Global Solo Challenge: the biggest challenge

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What is the biggest challenge in a single-handed circumnavigation?

Preparing boat and skipper for a non-stop single-handed circumnavigation by the three great capes is no easy task.

Many are the challenges during preparation, financial, practical, as well as during the navigation itself.

Getting to the start and sailing in the sourthern ocean are the recurring thoughts of many of our skippers. We asked them what they thought was the biggest challenge in taking part in the Global Solo Challenge. Here a selection of answers.

What do you think will be the biggest challenge?

Javier Lapresa: Honestly, I think the most difficult thing will be to be able to get good financial or material support from a sponsor to be able to bring new electronics and sails and be on the starting line with the best chances of completing the event with the fewest possible problems and of course, the southern areas will be a challenge that will be taken with great enthusiasm but where it will be necessary to be very cautious and forward-looking. I will miss being away from my son who is now 8 months old.

Continue reading on the GSC website…

 

 

 

 

Global Solo Challenge: a unique format

The format is unlike any other round the world solo sailing event and will make it fair and exciting for the Skippers as well as easy and engaging for the public and sponsors to follow:

  • A wide range of boats can enter – 32 to 55 foot.
  • Boats will be grouped by performance characteristics and set off in successive departures over 11 weeks.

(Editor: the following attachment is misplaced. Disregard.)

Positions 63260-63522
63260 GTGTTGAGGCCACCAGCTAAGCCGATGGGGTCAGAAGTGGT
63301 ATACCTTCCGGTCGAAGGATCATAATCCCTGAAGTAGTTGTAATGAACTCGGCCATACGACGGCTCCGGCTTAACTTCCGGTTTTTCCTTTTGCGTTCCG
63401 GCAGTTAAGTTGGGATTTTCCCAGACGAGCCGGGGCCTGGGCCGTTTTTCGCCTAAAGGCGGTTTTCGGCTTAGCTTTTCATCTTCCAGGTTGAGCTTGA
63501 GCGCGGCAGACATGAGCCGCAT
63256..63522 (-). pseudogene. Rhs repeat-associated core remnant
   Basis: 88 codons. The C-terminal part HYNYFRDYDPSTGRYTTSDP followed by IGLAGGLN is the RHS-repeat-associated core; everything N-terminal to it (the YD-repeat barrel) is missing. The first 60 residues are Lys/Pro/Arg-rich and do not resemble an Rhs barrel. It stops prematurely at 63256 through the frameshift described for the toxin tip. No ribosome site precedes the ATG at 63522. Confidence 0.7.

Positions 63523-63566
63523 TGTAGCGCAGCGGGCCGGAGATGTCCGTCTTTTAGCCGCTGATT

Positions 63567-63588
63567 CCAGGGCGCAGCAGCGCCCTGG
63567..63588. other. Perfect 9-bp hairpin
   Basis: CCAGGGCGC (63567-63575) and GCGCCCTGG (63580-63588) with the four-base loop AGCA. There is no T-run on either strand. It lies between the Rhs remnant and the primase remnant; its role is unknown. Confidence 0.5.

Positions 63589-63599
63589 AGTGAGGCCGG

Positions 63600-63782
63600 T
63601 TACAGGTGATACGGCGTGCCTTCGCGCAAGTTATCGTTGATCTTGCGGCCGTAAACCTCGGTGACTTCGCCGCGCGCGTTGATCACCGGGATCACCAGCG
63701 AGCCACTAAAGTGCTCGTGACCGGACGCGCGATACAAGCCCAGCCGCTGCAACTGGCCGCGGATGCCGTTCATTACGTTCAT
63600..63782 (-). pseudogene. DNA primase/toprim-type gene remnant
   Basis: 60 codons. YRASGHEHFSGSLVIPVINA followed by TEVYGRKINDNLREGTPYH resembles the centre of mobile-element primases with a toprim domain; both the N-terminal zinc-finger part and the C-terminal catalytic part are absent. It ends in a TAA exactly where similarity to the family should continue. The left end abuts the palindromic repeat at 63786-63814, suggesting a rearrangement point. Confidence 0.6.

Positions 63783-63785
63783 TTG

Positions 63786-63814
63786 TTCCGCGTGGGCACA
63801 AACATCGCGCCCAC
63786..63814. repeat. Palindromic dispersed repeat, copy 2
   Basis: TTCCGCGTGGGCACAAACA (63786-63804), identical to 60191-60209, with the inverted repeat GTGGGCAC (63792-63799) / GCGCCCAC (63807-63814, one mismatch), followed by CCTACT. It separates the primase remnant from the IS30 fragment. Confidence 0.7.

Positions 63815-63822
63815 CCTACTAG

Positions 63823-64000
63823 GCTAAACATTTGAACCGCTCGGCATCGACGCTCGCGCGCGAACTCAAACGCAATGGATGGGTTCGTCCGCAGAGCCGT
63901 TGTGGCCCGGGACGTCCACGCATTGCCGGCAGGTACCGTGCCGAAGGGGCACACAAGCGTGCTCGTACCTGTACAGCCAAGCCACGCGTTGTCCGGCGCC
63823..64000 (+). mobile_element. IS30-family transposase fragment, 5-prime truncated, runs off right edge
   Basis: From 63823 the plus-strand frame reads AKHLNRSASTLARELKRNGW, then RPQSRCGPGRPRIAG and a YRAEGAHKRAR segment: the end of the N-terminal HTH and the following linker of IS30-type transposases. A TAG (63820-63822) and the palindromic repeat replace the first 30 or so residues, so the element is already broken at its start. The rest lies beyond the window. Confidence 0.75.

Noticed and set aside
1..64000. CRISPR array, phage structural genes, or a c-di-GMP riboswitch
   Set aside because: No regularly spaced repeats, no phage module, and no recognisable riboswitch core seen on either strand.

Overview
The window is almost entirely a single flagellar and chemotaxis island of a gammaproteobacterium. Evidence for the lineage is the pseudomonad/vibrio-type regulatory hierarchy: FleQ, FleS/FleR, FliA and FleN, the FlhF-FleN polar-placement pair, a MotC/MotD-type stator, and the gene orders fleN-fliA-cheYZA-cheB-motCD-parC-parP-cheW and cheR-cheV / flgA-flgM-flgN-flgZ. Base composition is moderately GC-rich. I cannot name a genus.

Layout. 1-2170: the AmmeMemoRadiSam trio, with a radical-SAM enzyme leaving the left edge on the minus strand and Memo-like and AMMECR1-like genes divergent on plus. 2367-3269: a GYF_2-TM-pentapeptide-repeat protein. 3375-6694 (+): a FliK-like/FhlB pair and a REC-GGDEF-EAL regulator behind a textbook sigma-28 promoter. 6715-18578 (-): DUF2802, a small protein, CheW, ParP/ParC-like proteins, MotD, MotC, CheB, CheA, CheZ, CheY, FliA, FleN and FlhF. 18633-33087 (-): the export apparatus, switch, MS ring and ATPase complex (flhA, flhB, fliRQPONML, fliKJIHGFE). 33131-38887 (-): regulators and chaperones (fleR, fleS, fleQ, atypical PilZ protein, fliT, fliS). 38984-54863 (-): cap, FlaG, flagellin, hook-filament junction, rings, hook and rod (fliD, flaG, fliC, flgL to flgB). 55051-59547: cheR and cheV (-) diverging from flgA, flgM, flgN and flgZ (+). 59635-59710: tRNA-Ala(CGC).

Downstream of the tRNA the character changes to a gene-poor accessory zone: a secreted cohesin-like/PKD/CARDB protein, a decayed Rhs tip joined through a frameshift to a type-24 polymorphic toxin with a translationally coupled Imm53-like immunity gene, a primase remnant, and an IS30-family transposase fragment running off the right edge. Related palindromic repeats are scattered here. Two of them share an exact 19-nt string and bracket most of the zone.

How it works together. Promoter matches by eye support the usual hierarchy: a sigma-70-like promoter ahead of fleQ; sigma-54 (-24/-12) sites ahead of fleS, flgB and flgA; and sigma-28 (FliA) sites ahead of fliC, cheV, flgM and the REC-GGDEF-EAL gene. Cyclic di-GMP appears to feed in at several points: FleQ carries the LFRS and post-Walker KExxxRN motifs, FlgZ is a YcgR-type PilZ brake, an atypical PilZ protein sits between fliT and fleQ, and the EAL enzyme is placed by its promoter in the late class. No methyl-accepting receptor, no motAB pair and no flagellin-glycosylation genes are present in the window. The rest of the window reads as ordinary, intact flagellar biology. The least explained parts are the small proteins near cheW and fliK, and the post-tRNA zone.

• Once at sea, there are no classes. All boats will be sailing the same event. The faster boats will have to try to catch up with the slower boats, the pursuit factor creating competitive interest aboard and a fascinating event for the public and sponsors.
  • The first boat to cross the finish line wins. The performance differential between the boats is taken into account in staggering the departures, eliminating the need to calculate corrected times.
Global Solo Challenge – Course
All entries will have a chance of winning – dramatic from beginning to end

It will feel quite daunting and emotional to be among the first skippers to set off. Equally it will be nerve wracking for those with a long wait before theirdeparture.

The last skippers to set off will have to keep cool waiting for their turn to start the chase.

The faster boats will need to sail fast and well to make up for the head start given to the slower groups.

It will be the ultimate enactment of the tale of the tortoise and the hare, with steady cruisers being chased by performance thirsty skippers on faster boats.

Who will cross the line first?